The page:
Brexit and rural Scotland: what the Tories haven’t explained

By , 27/09/16

It’s been months since the EU referendum and the Tories still haven’t explained what Brexit means and what the impact will be on our rural economy.

Our rural businesses require certainty on vital EU funding and tariff-free trade. The inability, or unwillingness, of the Tory government to give this certainty is simply not good enough.

In contrast, the SNP is clear that the best way to protect our rural interests is by protecting Scotland’s place in Europe, maintaining membership of the single market and access to the free movement of labour.

Will farmers continue to benefit from the funding they currently receive? 

The EU’s Common Agricultural Policy – “CAP” for short – provides a system of support for farmers in Scotland. CAP is split into two Pillars. Pillar 1 covers direct payments and is worth about €3.7 billion between 2014 and 2020. Pillar 2 covers sustainable economic growth in rural areas and is available to a much wider range of businesses and organisations. Pillar 2 funding is expected to be €840 million by 2020.

The Treasury has announced that Pillar 1 funding will be guaranteed only up until 2020. Only Pillar 2 funding with contracts in place by the UK Autumn Budget Statement will be guaranteed. This means vital EU funding, worth hundreds of millions to Scotland’s rural economy, might be lost.

The Tory Rural Affairs Secretary has called for an end to direct support for farmers. Andrea Leadsom said in 2007, in relation to CAP, that “subsidies must be abolished.”

 

What will Brexit mean for Scotland’s fishing sector?

Much of the impact on the fishing sector will depend on the approach taken by the UK Government, which we know has a long track record of unfairness to the industry. It was a Tory government that described our fishing industry as “expendable” when negotiating entry to the European Community in the 70s.

The European and Maritime Fisheries Fund – or the EMFF – is an EU funding programme open to fishermen, processors, fishing communities and Scotland’s aquaculture sector. For those European Maritime Fisheries projects beginning after the UK government’s Autumn Statement, no guarantees have been provided by the Tory Treasury.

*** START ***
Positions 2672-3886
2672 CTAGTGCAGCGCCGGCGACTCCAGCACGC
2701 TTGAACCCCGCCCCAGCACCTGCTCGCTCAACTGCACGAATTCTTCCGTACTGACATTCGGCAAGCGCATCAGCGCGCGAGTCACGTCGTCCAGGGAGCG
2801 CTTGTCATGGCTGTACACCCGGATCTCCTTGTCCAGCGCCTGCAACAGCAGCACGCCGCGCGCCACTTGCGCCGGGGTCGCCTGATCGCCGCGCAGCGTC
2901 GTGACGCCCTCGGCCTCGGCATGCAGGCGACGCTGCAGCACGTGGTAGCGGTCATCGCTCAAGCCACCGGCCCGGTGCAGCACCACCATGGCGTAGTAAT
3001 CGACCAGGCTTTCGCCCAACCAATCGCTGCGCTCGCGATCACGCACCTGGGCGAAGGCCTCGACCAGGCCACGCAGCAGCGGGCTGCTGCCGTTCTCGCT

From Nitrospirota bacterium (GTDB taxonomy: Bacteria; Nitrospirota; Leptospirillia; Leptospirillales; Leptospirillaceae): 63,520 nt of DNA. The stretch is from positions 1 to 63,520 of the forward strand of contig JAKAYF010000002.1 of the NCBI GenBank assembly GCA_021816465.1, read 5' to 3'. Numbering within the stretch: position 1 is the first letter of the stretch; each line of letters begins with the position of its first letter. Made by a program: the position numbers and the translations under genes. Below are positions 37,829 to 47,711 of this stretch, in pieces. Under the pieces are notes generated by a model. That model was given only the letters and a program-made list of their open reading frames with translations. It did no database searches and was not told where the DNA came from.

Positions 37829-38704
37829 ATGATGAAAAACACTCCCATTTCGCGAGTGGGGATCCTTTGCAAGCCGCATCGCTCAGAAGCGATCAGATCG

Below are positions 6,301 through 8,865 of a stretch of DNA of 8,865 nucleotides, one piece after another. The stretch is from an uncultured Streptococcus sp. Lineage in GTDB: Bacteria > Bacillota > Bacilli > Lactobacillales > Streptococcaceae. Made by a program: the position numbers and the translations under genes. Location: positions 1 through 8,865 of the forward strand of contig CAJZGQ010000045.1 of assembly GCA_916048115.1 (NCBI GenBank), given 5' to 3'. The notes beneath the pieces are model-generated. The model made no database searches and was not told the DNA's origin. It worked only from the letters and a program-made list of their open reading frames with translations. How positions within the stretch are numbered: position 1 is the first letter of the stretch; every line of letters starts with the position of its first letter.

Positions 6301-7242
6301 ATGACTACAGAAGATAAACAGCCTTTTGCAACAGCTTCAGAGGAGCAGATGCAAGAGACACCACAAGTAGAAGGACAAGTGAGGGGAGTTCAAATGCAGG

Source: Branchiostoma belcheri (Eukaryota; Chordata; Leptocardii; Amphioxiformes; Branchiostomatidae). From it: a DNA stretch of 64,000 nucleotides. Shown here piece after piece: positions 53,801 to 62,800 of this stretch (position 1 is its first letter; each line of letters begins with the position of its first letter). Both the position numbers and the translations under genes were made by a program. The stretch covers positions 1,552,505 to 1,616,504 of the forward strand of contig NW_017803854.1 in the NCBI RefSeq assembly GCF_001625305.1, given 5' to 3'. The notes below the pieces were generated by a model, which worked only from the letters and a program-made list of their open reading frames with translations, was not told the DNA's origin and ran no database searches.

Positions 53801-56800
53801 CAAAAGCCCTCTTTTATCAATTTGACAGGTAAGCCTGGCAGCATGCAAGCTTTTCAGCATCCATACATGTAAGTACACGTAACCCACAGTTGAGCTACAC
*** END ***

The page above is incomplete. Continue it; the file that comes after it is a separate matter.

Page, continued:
Find out more about the European Maritime Fisheries Fund here.

 

What does membership of the single market mean to the rural economy?

By maintaining membership of and access to the single market, our businesses can reach a market of 500 million people. Being in the single market means there are few barriers to trade and no tariffs for exporting goods to Europe.

This access is vital for our food and drink sector. To take just one example, the EU represents the largest food export market for Scottish fish and seafood, representing £438 million - or 62 per cent of the value of total food exports.

The Tory government has been completely unable to give a simple ‘yes’ or ‘no’ answer on whether the UK will continue in the EU single market.

Read more about the importance of continued membership of the single market here.

 

What does ‘freedom of movement’ mean for the rural economy?

We value the contribution of people from across Europe who have chosen to make Scotland their home. For rural Scotland, the right of people from other EU countries to live and work in Scotland is an economic necessity.

Free movement of people to Scotland currently supports 25,000 full time equivalent forestry jobs, 15,000 in agriculture, 30,000 in food and drink and a significant number on our fishing fleet and in tourism.

Despite the importance of free movement - for our economy and society - Theresa May has refused to give any guarantee that visa-free travel across Europe will be protected.

Find out more about why the continuation of freedom of movement is important here.

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